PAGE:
- Have patience during the healing process: Just like a broken arm, the effects of trauma do not heal overnight. The more severe the trauma and the longer the trauma was endured, the more likely it will take a longer time to heal. Think about the depth of pain and the battles in the bodies and hearts of soldiers who come back from active duty in wars, or children who were abused for years, or rape victims. By God’s grace, some people rebound from trauma quickly, but generally it takes lots of time and lots of love and patience. Be kind. (1 Thess. 5:14, Rom. 12:15-16, 2 Cor. 1:3-7, Matt. 7:11-12)
2. Freedom of expression will not solve anxiety
This psychological theory comes out of the Freudian movement. It says that the problem with anxiety is that you have repressed feelings or desires.
The solution? Express yourself and indulge in your desires!
The underlying worldview here is that all of our feelings and desires are valid because people are fundamentally good; therefore any desire we have must be good. The conclusion then, is that giving full vent to your anger, being sexually intimate with anyone/anything you desire, cutting people out of your life who do not “validate” you, or buying that new dress even if you don’t have the money, are all perfectly acceptable ways to relieve anxiety.
This is diametrically opposed to what the Bible teaches. Scripture is very clear that we are NOT to trust our feelings and desires because our hearts are desperately deceitful and wicked (selfish, self-centered, vengeful, lying, corrupt) (Jer. 17:9 Mark 7:21, Rom. 1:21).
Even people who do not acknowledge God define behaviors as good and evil (good=rescuing a dog off the street, bad=killing a child), so this theory does not work because it denies the reality of right and wrong (Rom. 1:18-32), and does not acknowledge original sin. If a serial killer experiences anxiety because he has not been able to satisfy his desire to kill, should he be allowed to relieve that anxiety? If a husband is angry at his wife, should he be allowed to vent his anger by yelling at her and hitting her? If a young lady is anxious because she feels out of control of her life, should she go buy a new dress so she feels in control?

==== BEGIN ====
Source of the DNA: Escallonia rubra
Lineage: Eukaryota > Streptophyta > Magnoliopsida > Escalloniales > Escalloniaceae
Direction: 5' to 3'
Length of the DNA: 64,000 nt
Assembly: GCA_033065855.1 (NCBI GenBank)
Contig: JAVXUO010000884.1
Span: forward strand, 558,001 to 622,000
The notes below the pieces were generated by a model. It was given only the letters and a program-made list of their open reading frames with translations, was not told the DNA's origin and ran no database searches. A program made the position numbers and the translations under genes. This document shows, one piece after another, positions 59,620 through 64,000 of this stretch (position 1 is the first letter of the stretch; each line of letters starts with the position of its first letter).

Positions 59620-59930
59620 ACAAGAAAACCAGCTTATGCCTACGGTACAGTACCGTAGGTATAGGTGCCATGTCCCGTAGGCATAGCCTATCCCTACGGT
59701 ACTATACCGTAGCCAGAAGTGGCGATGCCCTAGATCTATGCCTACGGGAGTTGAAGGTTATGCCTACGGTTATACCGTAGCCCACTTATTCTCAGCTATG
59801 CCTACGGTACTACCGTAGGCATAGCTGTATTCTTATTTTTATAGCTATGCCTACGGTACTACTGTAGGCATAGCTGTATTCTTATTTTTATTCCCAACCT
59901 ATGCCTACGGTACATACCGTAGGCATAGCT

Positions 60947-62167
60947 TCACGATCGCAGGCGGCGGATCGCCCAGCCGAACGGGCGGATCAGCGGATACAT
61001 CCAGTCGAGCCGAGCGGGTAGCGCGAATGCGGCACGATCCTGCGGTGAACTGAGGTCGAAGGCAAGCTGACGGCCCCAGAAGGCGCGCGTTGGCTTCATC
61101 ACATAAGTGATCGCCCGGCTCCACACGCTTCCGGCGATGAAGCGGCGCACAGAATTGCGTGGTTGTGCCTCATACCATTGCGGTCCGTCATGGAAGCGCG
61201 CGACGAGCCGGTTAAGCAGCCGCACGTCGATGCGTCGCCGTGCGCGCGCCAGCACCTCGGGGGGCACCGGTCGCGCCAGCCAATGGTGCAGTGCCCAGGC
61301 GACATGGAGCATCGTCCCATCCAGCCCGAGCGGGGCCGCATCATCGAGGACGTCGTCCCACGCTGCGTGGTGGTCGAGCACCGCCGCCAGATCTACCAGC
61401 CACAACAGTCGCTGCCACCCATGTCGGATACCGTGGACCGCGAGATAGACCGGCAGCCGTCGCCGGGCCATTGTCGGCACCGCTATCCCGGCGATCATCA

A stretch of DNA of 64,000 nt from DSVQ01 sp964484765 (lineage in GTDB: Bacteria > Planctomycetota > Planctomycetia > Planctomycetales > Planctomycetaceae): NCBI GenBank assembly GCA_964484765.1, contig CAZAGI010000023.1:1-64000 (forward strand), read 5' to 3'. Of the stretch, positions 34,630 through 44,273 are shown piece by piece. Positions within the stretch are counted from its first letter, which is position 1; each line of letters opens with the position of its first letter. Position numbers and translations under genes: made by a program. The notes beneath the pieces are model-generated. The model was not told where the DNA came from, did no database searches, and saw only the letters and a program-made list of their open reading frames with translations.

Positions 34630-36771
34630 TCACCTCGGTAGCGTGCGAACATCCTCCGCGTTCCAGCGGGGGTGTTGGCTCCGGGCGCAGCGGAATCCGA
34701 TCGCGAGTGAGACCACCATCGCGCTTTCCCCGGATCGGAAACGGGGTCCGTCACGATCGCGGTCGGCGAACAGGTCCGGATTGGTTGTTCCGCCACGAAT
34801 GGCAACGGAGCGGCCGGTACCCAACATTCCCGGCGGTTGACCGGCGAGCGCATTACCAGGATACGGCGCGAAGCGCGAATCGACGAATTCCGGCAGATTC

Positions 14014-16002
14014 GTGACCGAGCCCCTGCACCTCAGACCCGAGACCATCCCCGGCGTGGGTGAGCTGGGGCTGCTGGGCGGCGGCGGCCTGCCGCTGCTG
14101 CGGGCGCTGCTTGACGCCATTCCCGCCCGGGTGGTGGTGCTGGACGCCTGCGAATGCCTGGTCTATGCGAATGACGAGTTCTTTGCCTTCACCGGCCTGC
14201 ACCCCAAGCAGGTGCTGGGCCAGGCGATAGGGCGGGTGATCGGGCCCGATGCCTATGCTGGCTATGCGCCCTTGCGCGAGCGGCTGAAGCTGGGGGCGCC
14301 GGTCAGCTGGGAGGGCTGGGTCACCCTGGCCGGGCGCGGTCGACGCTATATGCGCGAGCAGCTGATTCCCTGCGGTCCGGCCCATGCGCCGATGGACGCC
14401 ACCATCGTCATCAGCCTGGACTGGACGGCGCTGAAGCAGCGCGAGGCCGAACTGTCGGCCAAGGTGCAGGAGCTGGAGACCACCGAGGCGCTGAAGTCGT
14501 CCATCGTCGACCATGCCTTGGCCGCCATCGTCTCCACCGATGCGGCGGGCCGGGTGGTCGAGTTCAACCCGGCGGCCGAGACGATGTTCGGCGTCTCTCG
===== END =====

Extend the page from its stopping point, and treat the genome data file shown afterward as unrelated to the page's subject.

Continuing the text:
“You do you” is a lie.
The Bible tells us that instead of indulging the desires, we need to change our desires. When a young lady buys a dress to feel more in control, the indulgence will actually ADD to the problem, not make it better. She will add to her anxiety 1) the guilt she feels as a result of spending money she shouldn’t have, and 2) the frustration she feels when the dress doesn’t ultimately make her feel better. And now she has to deal with guilt and frustration… which add more anxiety.
Indulging may provide momentary relief, but the underlying anxiety can only be solved by dealing with the unbiblical beliefs that are making the young lady feel out of control.
- Fix my expectations of mankind/self: In each of the above scenarios, the person has the wrong view of the attributes and inner workings of mankind. Scripture tells us that we are not in control at all (Prov. 19:21, Prov. 16:9). Scripture tells us that it is not our job to take vengeance (Heb. 10:30, Lev. 19:18). Scripture tells us to not sin in our anger (Eph. 4:26). Scripture tells us that our sexuality is designed for a very specific purpose and to be expressed in very specific contexts (Heb. 13:4, 1 Thess. 4:3-5). If we violate these guidelines, we will actually do damage to ourselves and others. God knows how to relieve our anxieties (1 Pet. 5:7), and “venting” and “expressing” won’t do it.